At the time of English Civil War (1642-1651), the town actually supported both sides, firstly it followed parliament, but subsequently swapped allegiance and was seized by the Parliamentarians after being under seige for several weeks. Over the next two centuries the town's dominance as a port faltered along with the decline of wool exports, although it did still carry on exporting grain and importing iron, timber and pitch to a lesser degree. The port of King's Lynn on top of that affected by the growth of west coast ports like Liverpool, which blossomed following the Americas were discovered.

The Lattice House Inn, King's Lynn - geograph.org.uk - 1589499There was clearly nevertheless a significant coastal and local business to keep the port in business over these times and soon King's Lynn prospered yet again with large shipments of wine coming from France, Portugal and Spain. Likewise the export of agricultural produce increased after the draining of the fens in the Mid-17th Century, it also established an important shipbuilding industry. The train service came to the town in eighteen forty seven, carrying more prosperity, trade and visitors to the town. The populace of the town grew appreciably in the nineteen sixties as it became an overflow town for London.

The town can be accessed by car from the A10, A17 or A149, it is roughly 38 miles from Norfolk's capital Norwich and 94 miles from The city of london. King's Lynn may also be arrived at by train, the nearest airport terminal to King's Lynn is Norwich International (around 46 miles) a driving time of about an hour.

A selection of Kings Lynn streets and roads: Kings Avenue, The Square, Windmill Court, Castle Acre Road, Pasture Close, Aylmer Drive, Finchdale Close, Austin Street, Crest Road, Hargate Way, Wimbotsham Road, Methwold Road, Church Walk, Hall Orchards, Alice Fisher Crescent, Clapper Lane, Churchfields, The Alley, Bailey Row, Branodunum, Gap Farm Caravan Site, Gravel Hill Lane, Birch Drive, Long Road, Grafton Close, Suffolk Road, Folly Grove, Driftway, Kensington Road, Dawber Close, Wilson Drive, Bourne Close, The Hill, Boughton Road, Church Green, The Causeway, Perkin Field, Old Railway Yard, The Grove, Beckett Close, Greens Lane, Bridge Close, Hamburg Way, Old Hillington Road, All Saints Street, Hazel Close, Hillside Close, Drunken Drove, Castle Rising Road, Anchor Park, Davey Place.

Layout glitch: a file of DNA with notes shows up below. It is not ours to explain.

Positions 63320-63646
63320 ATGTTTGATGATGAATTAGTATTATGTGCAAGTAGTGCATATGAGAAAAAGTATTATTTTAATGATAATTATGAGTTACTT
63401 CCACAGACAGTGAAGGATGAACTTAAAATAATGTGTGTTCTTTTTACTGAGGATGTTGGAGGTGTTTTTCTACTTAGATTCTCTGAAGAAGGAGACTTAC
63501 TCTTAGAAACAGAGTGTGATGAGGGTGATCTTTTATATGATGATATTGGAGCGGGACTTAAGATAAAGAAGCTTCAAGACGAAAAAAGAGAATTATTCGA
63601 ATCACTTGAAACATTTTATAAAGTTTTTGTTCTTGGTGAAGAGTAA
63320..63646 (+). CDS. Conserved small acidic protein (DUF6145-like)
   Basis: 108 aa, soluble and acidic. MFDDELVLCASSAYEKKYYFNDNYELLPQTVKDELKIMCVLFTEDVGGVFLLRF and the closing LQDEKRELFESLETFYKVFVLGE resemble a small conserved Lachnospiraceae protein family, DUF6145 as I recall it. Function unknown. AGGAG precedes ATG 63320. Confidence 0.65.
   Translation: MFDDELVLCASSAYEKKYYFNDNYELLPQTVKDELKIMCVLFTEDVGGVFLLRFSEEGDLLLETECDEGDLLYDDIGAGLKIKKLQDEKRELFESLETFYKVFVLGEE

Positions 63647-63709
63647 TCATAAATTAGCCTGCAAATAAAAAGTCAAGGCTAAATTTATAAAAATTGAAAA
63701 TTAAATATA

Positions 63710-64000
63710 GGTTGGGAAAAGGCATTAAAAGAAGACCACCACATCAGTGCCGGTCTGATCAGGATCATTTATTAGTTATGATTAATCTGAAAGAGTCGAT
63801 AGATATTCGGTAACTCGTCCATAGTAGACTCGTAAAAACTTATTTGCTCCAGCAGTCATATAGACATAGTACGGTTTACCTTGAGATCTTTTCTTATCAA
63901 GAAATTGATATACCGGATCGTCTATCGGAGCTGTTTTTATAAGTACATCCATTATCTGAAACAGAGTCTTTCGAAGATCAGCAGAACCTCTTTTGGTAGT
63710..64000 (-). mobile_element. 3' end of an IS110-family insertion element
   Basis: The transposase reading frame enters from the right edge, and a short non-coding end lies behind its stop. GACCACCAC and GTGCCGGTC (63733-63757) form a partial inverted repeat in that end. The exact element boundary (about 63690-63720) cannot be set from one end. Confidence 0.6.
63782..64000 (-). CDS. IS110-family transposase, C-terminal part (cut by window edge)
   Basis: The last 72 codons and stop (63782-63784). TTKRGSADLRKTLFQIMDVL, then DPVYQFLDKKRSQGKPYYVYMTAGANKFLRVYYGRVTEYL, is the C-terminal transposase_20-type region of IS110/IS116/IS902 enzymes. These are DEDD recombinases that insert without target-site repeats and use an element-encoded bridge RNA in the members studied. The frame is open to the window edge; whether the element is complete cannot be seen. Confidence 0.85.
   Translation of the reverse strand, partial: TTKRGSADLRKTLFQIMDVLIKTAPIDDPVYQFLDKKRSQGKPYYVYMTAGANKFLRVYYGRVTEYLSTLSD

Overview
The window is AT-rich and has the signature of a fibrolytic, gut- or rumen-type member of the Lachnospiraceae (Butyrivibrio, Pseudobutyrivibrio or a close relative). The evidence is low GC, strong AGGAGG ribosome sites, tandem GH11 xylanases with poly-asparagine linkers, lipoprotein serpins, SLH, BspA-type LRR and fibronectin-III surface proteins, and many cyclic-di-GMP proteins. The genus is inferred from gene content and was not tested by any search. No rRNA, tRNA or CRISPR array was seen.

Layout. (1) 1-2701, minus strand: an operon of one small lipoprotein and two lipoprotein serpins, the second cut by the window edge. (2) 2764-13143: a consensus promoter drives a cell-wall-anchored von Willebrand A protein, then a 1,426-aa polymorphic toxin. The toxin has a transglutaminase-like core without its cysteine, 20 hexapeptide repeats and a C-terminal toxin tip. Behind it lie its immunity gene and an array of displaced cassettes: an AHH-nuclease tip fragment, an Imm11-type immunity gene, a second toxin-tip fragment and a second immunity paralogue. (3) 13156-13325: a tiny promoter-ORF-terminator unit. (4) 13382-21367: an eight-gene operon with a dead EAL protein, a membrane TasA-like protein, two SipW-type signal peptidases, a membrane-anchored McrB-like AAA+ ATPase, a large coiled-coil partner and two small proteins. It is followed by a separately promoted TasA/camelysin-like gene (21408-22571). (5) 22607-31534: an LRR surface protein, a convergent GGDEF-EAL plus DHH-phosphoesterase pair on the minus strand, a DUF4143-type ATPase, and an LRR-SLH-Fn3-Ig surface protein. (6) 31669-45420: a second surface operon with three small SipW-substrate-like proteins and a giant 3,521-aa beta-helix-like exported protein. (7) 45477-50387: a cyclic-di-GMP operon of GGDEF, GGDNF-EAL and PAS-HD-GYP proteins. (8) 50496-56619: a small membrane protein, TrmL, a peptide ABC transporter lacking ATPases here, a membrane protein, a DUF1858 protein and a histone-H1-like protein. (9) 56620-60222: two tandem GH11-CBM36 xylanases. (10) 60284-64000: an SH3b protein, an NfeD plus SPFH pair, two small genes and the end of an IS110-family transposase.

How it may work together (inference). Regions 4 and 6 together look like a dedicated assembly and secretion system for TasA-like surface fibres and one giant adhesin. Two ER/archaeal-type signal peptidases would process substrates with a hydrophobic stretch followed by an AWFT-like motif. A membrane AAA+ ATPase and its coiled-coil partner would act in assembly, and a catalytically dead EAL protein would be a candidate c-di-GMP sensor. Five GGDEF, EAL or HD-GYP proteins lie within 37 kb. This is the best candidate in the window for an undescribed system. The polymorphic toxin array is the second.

Attractions, places of interest, things to do and places to visit in and around Kings Lynn: Play 2 Day, Iceni Village, Gressenhall Farm and Workhouse, Play Stop, Boston Bowl, Corn Exchange, Swimming at Oasis Leisure, Custom House, Strikes, Doodles Pottery Painting, East Winch Common, Deer Safari at Snettisham Park, Lynnsport Miniature Railway, Roydon Common, Grimes Graves, Theatre Royal, BlackBeards Adventure Golf, Narborough Railway Line, Castle Rising Castle, Old Hunstanton Beach, Castle Acre Priory, Pigeons Farm, Bircham Windmill, Ice Skating at Oasis Leisure, Castle Acre Castle, Bowl 2 Day, Greyfriars Tower, Snettisham Beach, Gooderstone Water Gardens and Nature Trail, Green Quay, Shrubberies.

For your excursion to Kings Lynn and the surrounding areas you could reserve B&B and hotels at the cheapest rates making use of the hotels search module featured at the right of the page.

You'll uncover a bit more about the location and neighbourhood by looking to this web page: Kings Lynn.

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Must Watch Video - Step Back in Time and See King's Lynn 1940's to 1970's

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This info could be helpful for nearby villages that include : Leziate, West Lynn, West Bilney, Setchey, Bawsey, Tottenhill Row, Long Sutton, Downham Market, Heacham, Tower End, Saddle Bow, South Wootton, Ashwicken, Fair Green, Babingley, West Newton, Lutton, North Wootton, Sandringham, North Runcton, Dersingham, West Winch, Ingoldisthorpe, Hillington, Middleton, Gayton, Castle Rising, Tilney All Saints, Watlington, Walpole Cross Keys, Terrington St Clement, Hunstanton, Tottenhill, Clenchwarden, Gaywood, Sutton Bridge, Wiggenhall St Peter, Runcton Holme, Snettisham, East Winch . HTML SITEMAP - AREA WEATHER

Provided that you liked this review and tourist information to Kings Lynn in Norfolk, you very well might find a handful of of our alternative village and town guides useful, perhaps the website on Wymondham in South Norfolk, or perhaps also the website about Maidenhead. To go to any of these websites, just click the relevant town or resort name. With luck we will see you again some time in the near future. Several other towns and villages to go to in East Anglia include Norwich, Great Yarmouth and Heacham (East Anglia).